Irresistibly Fascinating Patola Silk Sarees To Fall In Love With
Vibrant colors, beautiful motifs and a transformation of a silk saree into something ethereal is the Patola saree from the land of colors -Gujarat. The saree they say is as old as the hills. The art of weaving was recognized in the 7th century as there is evidence in the Ajanta caves (near Mumbai) of some work which reminds us of the tie-dye technique of the patola saree. They used what is called the dye-resist technique. The Salvi silk weavers had the support of the Solanki Rajputs ruling Gujarat and Patan even in the 12th century, was a formidable bastion of artisans practicing this weaving.
Patola silk sarees are exquisite sarees from Patan, Gujarat, traditionally woven for royalty only. The fine fabric and complex weaving technique used made these sarees very expensive and because of this, only the richest merchants and financially resourceful women were able to afford them. Even at the present time, the true Patola saree takes anything between 6 months to 2 years to weave, depending on the design and pattern. This age-old craft is still practiced by the Salvi family in Patan, who are the main producers of the authentic Patola sari.
Though different versions of Patola silk sarees exist, in many parts of western and southern India, the original Patola Silk Sarees (and still considered the ‘purest’) are the Patan Patola Sarees. These are double ikkat sarees, made by using one of the most complicated weaving techniques in the world. The warp and weft threads are tied to resist the dye in order to achieve the final effect of the material and this process is repeated for each and every thread. This strategic knotting is what contributes to the unique texture of Patola silk saree. They have an immensely rich color variation and great depth in the simplest of designs. Another remarkable factor of the Patola silk saree is the type of design used. Inspired by natural and food-related motifs, one can find artistic pictorials and geometric patterns that simply cannot be done using any other technique.
This saree is, in fact, a traditional saree of the state of Gujarat. In Gujarat, Patola sarees are known for their long life and the fastness of the dye. Thus this is the kind of saree women prefer to buy as a life-long investment, something that could even be passed down through the generations.
The single ikkat technique can also be used to produce these outfits. Rajkot patola silk sarees are very beautiful, with artistic designs and a similarly multi-hued appearance, but tend to be more cost-effective. They are produced using much less labor-intensive techniques and utilizing more affordable materials. Rajkot patola sarees are a boon for modern women who want gorgeous sarees like these for less formal events.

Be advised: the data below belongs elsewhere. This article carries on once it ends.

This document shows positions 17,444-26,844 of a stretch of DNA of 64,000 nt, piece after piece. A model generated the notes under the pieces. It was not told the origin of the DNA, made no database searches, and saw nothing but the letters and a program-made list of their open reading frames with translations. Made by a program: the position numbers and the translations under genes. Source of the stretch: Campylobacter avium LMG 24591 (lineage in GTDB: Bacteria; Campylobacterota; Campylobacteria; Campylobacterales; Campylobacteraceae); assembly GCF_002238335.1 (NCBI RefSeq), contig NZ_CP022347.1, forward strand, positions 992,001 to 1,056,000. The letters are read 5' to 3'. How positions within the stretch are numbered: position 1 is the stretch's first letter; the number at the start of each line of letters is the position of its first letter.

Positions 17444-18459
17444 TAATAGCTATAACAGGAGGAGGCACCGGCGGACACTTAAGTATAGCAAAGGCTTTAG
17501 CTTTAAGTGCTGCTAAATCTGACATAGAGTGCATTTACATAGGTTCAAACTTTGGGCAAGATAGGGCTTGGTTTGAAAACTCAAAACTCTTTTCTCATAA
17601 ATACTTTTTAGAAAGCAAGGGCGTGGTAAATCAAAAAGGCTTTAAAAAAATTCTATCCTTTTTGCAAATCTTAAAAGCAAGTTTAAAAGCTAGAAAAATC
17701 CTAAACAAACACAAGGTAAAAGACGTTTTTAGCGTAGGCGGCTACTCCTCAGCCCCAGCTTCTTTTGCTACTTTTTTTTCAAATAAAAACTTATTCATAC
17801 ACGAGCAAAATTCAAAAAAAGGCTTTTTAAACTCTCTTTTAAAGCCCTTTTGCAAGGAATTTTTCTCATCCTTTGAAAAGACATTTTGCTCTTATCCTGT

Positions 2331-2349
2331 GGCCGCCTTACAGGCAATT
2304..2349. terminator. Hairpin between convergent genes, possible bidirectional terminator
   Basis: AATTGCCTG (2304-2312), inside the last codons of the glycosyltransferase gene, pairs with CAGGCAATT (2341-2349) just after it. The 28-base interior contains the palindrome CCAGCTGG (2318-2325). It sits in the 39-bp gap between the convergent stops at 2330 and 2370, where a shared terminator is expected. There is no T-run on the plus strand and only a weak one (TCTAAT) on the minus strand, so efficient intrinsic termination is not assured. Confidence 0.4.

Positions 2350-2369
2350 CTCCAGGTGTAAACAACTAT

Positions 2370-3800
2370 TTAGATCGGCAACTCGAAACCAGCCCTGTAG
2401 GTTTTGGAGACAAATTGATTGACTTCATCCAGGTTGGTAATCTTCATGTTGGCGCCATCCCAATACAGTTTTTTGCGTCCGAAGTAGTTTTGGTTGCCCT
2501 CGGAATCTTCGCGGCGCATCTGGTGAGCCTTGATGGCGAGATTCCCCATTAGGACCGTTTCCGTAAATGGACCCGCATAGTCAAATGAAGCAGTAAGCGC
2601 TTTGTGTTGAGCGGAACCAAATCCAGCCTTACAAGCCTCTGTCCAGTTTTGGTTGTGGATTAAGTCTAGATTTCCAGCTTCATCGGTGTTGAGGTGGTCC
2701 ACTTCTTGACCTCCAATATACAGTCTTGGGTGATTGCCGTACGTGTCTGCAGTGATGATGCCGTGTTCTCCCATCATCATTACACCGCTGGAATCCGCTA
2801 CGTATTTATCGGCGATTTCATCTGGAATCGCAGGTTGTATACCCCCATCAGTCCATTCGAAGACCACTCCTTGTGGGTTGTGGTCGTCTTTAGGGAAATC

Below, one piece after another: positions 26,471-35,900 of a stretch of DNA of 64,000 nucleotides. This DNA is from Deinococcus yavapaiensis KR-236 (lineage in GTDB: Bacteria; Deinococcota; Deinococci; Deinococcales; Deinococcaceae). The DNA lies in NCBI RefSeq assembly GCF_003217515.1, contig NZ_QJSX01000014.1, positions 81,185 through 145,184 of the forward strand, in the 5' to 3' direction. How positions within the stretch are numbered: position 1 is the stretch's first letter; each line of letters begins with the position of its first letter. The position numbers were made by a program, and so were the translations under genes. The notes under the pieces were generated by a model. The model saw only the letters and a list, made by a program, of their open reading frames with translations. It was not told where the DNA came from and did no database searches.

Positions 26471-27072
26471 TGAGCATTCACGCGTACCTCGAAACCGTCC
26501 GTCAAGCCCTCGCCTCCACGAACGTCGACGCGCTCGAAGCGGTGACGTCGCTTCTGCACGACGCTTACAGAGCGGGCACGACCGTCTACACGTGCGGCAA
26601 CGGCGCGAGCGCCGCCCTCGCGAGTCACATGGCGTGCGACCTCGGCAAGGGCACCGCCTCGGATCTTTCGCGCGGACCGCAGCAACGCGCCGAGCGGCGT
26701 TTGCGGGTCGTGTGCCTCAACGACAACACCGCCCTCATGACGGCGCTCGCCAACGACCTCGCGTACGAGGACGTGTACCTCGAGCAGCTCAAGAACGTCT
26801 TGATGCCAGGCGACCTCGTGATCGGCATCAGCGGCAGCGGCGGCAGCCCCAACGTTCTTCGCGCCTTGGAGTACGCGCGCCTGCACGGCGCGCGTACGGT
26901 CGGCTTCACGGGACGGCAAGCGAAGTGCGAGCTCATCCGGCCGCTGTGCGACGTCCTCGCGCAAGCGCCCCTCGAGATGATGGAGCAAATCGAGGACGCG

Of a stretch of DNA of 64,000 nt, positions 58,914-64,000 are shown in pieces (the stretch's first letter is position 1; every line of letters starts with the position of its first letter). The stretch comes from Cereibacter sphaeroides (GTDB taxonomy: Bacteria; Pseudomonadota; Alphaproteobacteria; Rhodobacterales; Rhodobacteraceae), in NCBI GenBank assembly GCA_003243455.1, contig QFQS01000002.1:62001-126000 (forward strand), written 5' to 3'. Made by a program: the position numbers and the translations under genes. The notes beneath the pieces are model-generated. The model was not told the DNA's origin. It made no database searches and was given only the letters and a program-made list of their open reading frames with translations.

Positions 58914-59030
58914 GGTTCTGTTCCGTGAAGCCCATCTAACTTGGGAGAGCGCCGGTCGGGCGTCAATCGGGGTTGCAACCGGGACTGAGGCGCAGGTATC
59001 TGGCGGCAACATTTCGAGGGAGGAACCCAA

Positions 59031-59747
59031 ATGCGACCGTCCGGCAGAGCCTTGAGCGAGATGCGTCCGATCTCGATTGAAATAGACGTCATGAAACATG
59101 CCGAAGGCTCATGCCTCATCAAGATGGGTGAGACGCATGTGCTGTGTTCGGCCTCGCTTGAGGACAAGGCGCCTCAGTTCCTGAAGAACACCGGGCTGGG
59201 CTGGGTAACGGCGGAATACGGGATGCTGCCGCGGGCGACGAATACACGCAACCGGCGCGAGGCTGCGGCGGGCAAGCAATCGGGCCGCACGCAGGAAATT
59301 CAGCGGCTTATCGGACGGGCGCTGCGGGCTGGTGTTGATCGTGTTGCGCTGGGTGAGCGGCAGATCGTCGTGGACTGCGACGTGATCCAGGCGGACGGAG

Some of the common Patola saree designs include dancing girls, mangoes, parrots, peacocks, watercress, diamond patterns, and floral spray. Traditional designs tend to be bound to certain classic ethnic motifs inspired by nature but with the increasing research work in fabrics and weaving, one can find newer, more western style patola saree designs as well. In fact, the designers have, in the past, made use of this luxurious fabric to create gorgeous contemporary sarees with different types of designs.
Silk patola sarees come in a wide range of colors, from soft pastel shades to bright reds and blues. They are often multihued as well, with the subtle shifts in color being one of the main attractions of this saree style.
The biggest patrons of Patola are foreign nationals and non-resident Indians. In fact, they fall in love with these irresistibly fascinating patola silk sarees. Kanhaiyalal Salvi, a legendary Patola weaver has taught weaving techniques to students at the National Institute of Design in Ahmedabad, Surajkund Mela in Haryana, Crafts Museum in Delhi, Honolulu Academy of Arts in the US and even to former US President Jimmy Carter and his wife on their visit to India some years ago! His works have been on display at the Festivals of India held in Japan and the USSR.
An interesting fact is that at present there are only four families that pursue the beautiful craft of Patola weaving. This highly precious craft is a closely protected secret that is taught to just the sons of the family. Patola weavers prophesy goes like this that this art will die out in another 20 years in the face of many difficulties. Patola silks are highly appreciated abroad, but their importance has yet to be identified within the country and the younger generation has to be of such heritage crafts.
Online portals like Adi Mohini Mohan Kanjilal have once more opened the wonderful collection of Patola silks to one and all. Available in a variety of designs and hues, one can now become the proud owner of a one-of-a-kind Patola saree. That day is not very far when the present generation in India will start falling in love with patola saree and will collect it for their wardrobe as a piece of heritage art.